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Season 2007-08
Fulham (a) Premiership

Date: Saturday 15th December 2007, 5.15pm
Live on Setanta

 Craven Cottage


Admission: £35 (£35 last season) 




Newcastle United

0 - 1



Half time: Fulham 0 Newcastle 0

92 mins Substitute Mark Viduka flicked on the ball to Alan Smith and when he played it on to an unmarked James Milner, birthday boy Elliott Omozusi went through Smith.

Referee Howard Webb pointed to the spot after Antti Niemi had saved Milner's scuffed shot, sparking the inevitable protests from home players including former Magpie Aaron Hughes.

With last week's spot kick striker Obafemi Martins off the pitch it rapidly became clear that Barton was intent on taking the penalty - although he had to persuade Milner, who had also stepped up.

Joey Barton's side-footed conversion was slightly more convincing than the Oba effort last week, although the 'keeper again almost got to the kick. Barton celebrated with the fans behind that goal and within moments was back there again, tossing his shirt to the crowd.

Full time: Fulham 0 Newcastle 1

We Said

Sam said:

"We asked the lads to stop Fulham first and foremost.

"I wanted a more resilient performance without trying to take away the opportunity to attack the opposition. That got a little disrupted by Fulham but, once we bedded in, we carried on going and dug this one out.

"Claudio Cacapa stepped in after four weeks out and did a terrific job. His performance at the back is one of the reasons we got three points.

"We need to (strengthen) if we can for reasons to find a better player than we have. But also because we have four players going to the Cup of African Nations. Our squad will be diluted when that happens so if we can find a promising signing or two we will but it is a difficult period for everyone.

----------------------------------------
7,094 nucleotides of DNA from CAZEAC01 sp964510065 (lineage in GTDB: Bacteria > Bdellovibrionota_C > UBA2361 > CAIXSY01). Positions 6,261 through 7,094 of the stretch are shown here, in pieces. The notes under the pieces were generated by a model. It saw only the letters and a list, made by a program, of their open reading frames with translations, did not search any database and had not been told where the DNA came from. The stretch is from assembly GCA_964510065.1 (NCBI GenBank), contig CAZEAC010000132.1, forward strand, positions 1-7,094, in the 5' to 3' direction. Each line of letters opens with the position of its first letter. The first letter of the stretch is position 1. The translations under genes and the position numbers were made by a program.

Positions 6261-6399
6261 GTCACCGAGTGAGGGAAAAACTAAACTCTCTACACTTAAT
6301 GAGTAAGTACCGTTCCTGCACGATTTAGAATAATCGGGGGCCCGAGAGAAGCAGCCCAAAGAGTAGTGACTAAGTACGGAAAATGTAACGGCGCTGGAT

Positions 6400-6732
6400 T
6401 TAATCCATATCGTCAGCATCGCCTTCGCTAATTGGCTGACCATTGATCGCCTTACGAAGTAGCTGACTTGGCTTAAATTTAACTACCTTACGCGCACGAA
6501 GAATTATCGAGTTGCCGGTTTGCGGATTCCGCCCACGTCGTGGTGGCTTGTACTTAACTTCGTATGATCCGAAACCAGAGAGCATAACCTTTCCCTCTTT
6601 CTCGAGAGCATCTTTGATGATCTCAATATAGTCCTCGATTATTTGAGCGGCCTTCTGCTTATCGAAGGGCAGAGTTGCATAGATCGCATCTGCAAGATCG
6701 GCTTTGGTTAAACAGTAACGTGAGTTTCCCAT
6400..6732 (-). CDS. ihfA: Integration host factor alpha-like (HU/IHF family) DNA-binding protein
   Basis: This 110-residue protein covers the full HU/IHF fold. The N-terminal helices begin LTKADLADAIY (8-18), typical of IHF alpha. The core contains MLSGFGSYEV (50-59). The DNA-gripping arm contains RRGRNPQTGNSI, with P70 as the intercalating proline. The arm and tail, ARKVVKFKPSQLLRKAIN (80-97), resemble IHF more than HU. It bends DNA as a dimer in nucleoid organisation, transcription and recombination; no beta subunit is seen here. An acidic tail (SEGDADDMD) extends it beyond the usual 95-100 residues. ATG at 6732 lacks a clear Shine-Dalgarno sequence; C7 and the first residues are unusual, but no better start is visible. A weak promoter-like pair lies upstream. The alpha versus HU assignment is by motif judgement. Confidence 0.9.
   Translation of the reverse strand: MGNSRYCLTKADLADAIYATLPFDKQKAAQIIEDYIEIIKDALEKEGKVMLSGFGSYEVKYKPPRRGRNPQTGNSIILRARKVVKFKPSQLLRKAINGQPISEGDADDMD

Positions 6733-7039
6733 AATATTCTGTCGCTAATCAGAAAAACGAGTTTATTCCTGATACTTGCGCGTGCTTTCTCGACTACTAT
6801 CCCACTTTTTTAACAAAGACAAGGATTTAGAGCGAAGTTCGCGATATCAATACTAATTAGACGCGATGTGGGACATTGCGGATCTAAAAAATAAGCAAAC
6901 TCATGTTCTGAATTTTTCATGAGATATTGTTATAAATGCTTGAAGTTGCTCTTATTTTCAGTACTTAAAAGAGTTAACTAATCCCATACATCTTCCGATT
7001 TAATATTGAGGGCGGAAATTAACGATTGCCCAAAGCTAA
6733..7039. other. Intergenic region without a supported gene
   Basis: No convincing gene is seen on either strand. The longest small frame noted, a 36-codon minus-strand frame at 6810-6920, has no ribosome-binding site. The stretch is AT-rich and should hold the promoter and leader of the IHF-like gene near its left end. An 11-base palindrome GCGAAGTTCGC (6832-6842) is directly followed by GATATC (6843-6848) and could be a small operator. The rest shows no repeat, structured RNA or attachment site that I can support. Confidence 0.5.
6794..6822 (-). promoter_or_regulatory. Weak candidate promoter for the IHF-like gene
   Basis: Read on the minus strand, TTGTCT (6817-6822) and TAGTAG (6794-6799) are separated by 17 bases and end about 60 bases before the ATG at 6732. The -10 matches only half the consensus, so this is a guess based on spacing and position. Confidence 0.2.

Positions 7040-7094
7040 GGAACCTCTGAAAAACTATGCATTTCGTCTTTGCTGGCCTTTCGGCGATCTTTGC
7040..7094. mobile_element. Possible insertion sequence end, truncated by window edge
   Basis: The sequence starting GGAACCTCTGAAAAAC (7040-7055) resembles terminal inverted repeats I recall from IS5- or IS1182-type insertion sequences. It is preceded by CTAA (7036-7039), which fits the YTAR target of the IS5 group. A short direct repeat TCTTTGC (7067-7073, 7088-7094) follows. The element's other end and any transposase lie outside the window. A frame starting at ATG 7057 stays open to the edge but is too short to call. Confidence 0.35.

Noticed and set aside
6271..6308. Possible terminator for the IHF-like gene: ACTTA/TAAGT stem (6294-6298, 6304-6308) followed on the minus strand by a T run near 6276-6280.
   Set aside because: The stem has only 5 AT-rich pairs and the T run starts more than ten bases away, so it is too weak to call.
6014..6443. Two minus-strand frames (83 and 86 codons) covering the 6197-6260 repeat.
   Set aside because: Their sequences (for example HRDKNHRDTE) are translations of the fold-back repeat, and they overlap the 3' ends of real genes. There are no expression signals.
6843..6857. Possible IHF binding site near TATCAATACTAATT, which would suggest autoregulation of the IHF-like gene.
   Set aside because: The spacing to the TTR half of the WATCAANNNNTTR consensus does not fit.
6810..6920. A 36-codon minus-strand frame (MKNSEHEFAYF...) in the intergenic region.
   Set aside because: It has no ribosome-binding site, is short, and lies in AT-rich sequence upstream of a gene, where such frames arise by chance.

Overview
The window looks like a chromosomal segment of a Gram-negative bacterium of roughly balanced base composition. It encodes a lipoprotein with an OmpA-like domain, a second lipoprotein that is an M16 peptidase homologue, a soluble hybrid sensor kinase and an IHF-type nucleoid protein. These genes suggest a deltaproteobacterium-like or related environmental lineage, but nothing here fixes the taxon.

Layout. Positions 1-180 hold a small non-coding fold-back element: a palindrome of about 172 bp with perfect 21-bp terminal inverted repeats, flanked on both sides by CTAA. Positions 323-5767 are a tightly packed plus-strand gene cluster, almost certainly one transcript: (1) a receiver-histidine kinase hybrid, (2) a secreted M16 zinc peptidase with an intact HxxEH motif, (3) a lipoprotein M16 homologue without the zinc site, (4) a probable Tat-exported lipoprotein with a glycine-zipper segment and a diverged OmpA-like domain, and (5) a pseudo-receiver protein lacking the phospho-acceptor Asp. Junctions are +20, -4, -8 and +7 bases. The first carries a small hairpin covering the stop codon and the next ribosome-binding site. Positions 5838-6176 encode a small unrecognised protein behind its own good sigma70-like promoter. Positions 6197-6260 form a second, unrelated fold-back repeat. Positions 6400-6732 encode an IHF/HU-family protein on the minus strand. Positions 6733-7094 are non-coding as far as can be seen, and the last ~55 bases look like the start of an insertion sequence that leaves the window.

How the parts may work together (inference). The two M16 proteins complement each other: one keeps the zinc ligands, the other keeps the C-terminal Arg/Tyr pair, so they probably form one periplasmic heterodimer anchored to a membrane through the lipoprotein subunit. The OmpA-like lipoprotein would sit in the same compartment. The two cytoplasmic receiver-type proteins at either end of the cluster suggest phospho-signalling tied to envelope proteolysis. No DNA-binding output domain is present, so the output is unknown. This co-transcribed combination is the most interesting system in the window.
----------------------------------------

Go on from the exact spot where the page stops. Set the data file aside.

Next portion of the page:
"I have had discussions with the chairman and they (Chris Mort and Mike Ashley) have shown great support up to now. We're trying to carry on the right way and moving the club forward as quickly as we can.

"With 5,000 fans behind the goal today singing and shouting like that hopefully it is a good Christmas to look forward to and we keep it this undefeated run going.

"When the January window opens let's deal with it then and see what we can get.

"We have played much, much better than this and lost, particularly in our last away game when we played Blackburn off the park. Today we probably didn't deserve to win but they certainly didn't deserve to, that's for sure.

"It was a penalty, yes. The challenge was made, he completely missed the ball and took the man over. The referee was there on the spot right in front of it and gave the right decision. 

"Points are all-important in The Premier League. We dealt with what Fulham had to offer and waited for our opportunity. We got one at the very end and got three very valuable points

"I said before the game that I wanted to send our fans home happy and I'm delighted we've got the win to do that.

"They were simply magnificent again today and it was great to get the winner in front of them as well. You could see by the celebrations of the players and the fans how much it meant.

"To have 4,000 fans here on a Saturday tea-time in London and so close to Christmas was brilliant and was a huge boost."

Ex-Mag and Setanta sports pundit Les Ferdinand added:

"I think every time we have watched Newcastle use 4-3-3 it hasn’t worked, because of the simple reason that Martins is not comfortable playing out there and if you are going to play that system your players have to be very comfortable and disciplined, and Martins is not. He is drifting inside all the time, so when you want your spaces out wide and leave the man down the centre and join him, he is there too early.

"Sam Allardyce has not got the personnel to play 4-3-3 at the moment, not the way he wants to play and with the players he has got. Maybe in the January transfer window he will look to change that. 

"They have grafted in the last few games, and if you graft eventually your quality will come out.  Okay, we didn’t see too much of it today, but they were away from home and their away record has been pretty poor, so what they had to do was graft out a result today, sometimes you have to.